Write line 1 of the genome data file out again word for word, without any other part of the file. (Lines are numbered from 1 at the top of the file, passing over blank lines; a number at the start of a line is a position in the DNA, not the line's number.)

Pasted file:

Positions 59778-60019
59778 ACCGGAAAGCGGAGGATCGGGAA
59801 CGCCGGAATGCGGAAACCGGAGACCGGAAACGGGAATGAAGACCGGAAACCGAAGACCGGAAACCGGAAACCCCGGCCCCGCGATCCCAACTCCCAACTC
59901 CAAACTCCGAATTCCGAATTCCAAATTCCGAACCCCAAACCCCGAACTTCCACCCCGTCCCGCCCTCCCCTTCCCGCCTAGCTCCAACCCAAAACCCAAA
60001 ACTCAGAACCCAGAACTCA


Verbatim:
Positions 59778-60019